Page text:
By the way, it occurs to me that there is no forcing - we don't HAVE to think positive thoughts.

    Instead, I suggest that we don't believe every negative thought about ourselves.

  • thankyou .. I will try to learn to love myself a bit more x

  • You are what you are and you are what you are not and that is fine.

    We are all what we are and we are all what we are not and that is fine.


  • I just read something which you may find interesting...

    Once you have no problem making mistakes, admitting them and correcting them, hardly any mistakes will happen.

  • Not what you wanted to hear especially just before Christmas ☹

    But remember that feeling of determination when you need that extra little 'push' to keep you on track!

    Give yourself and your body the time to adjust to the tablets over the Christmas period, and then start on your next step of your journey ☺

  • yeah.. I've taken the 1st tablet after debating it for a while and will just see what happens

  • Give your body time to adjust for a while - you never know, after the initial effects you might even feel better?!

    It's the not knowing that's hard, but as others in similar situations have said, as they lost weight, their BP came down.

    Hoping it goes well over the next few days πŸ™‚

  • Thankyou .. yes I've been given a lot of useful advise here from everyone.. very grateful x

  • Hi Bigmama

    My husband has had BP meds that had the side effects you mention, they're common, depending on the type of meds you take. Give your body a chance to get used to them, put your feet up when you can and get yourself informed about how the medication works. If the side effects are really interfering with your life, talk to your GP about lowering the dose.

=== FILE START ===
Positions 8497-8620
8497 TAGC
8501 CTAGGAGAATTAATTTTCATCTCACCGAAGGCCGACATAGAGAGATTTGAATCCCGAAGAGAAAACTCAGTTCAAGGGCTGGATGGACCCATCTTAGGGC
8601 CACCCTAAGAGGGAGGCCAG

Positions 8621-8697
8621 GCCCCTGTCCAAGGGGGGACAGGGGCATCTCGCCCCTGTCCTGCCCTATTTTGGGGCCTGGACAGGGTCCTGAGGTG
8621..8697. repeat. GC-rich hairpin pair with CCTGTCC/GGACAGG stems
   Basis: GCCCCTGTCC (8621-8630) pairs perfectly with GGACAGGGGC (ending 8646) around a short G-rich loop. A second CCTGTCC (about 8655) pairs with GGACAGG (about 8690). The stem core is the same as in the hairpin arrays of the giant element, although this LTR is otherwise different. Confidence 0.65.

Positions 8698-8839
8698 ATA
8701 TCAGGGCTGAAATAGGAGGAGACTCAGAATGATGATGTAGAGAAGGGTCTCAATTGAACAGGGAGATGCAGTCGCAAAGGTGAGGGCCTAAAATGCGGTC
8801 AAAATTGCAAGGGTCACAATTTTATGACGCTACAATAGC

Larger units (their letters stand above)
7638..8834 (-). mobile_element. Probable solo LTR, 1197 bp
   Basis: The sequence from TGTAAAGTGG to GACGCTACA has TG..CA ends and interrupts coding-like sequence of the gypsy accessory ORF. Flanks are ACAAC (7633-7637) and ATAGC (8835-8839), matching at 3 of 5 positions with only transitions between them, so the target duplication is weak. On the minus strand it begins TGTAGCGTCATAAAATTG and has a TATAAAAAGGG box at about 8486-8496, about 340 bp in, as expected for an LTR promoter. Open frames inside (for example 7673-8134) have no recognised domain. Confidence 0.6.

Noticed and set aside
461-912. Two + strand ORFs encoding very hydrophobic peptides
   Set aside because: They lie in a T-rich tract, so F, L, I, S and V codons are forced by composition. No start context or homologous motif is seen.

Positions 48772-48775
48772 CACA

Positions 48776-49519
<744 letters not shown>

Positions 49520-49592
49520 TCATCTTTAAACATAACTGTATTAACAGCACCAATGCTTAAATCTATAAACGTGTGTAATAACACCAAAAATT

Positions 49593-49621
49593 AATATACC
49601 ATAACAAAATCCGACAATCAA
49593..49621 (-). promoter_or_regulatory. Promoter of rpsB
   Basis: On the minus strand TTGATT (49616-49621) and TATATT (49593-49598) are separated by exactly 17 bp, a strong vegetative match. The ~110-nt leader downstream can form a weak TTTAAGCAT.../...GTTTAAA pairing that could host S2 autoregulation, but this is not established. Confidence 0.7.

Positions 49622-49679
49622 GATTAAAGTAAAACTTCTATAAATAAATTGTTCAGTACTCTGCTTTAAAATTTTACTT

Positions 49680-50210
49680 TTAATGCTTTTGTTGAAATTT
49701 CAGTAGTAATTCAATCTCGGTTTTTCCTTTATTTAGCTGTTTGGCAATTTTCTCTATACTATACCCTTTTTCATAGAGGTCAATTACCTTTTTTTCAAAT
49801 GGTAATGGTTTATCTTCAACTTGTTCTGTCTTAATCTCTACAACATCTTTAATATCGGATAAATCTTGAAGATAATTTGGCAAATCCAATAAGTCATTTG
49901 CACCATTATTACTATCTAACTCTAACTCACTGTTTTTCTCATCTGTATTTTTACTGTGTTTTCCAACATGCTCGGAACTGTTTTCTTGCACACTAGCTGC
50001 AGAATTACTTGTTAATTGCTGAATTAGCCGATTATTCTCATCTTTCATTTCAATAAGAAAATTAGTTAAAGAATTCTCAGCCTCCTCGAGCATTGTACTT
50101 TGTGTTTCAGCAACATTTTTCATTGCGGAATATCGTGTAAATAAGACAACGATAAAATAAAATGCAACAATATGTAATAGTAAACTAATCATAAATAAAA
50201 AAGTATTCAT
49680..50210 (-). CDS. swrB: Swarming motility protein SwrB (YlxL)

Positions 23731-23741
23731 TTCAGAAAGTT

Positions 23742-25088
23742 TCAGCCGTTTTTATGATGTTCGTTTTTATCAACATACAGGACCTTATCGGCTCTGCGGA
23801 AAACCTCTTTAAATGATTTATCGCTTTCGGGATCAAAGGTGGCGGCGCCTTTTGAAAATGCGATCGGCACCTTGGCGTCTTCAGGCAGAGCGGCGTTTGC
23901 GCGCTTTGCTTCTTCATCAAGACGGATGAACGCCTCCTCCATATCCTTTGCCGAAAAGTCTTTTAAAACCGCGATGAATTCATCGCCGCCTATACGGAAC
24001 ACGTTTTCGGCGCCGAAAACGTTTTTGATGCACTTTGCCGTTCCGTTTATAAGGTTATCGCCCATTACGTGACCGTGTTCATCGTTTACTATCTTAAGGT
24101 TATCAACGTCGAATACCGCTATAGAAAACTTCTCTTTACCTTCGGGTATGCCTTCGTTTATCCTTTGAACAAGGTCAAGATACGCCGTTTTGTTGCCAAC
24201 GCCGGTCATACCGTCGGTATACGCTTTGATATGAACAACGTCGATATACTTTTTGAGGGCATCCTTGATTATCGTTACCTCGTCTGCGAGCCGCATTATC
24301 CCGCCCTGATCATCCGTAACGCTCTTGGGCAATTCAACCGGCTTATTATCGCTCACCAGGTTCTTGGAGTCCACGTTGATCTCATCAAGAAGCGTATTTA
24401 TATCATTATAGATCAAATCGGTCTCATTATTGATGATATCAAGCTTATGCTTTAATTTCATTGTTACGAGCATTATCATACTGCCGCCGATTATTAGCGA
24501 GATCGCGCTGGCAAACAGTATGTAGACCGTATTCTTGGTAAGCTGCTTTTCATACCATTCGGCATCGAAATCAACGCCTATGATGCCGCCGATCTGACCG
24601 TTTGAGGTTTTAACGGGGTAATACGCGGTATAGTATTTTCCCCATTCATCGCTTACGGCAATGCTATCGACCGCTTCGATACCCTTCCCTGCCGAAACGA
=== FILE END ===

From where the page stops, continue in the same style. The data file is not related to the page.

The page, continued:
Certain foods can help to widen your blood vessels, allowing blood to flow more easily. Eat the rainbow in veg and fruit, especially the bright veg and berries.

    Good luck with losing the weight.

  • thankyou... I'm going to take it easy this week and not drive and probably not exercise this week until I'm used to the tablets. but diet wise that will continue as I'm doing now x

  • Penel is indeed correct in suggesting that certain vegetables can assist, due to the levels of inorganic nitrate they contain.

    The nitrate is converted into nitric oxide, helping to relax arteries and dilate the blood vessels, thus, improving flow of blood to and from the heart, with foods such as beetroot, celery, parsley, spinach and turnip providing a source.

    However, before going overboard on consumption, check with the doctor to ensure that the tablets prescribed don’t already contain a nitric preparation, since too much nitrate can have the opposing effect upon blood pressure.

    Equally, if you’ve read upon BP in recent weeks and have come across L' Arginine and its ability to encourage the production of nitric oxide, consult your GP before considering supplementation.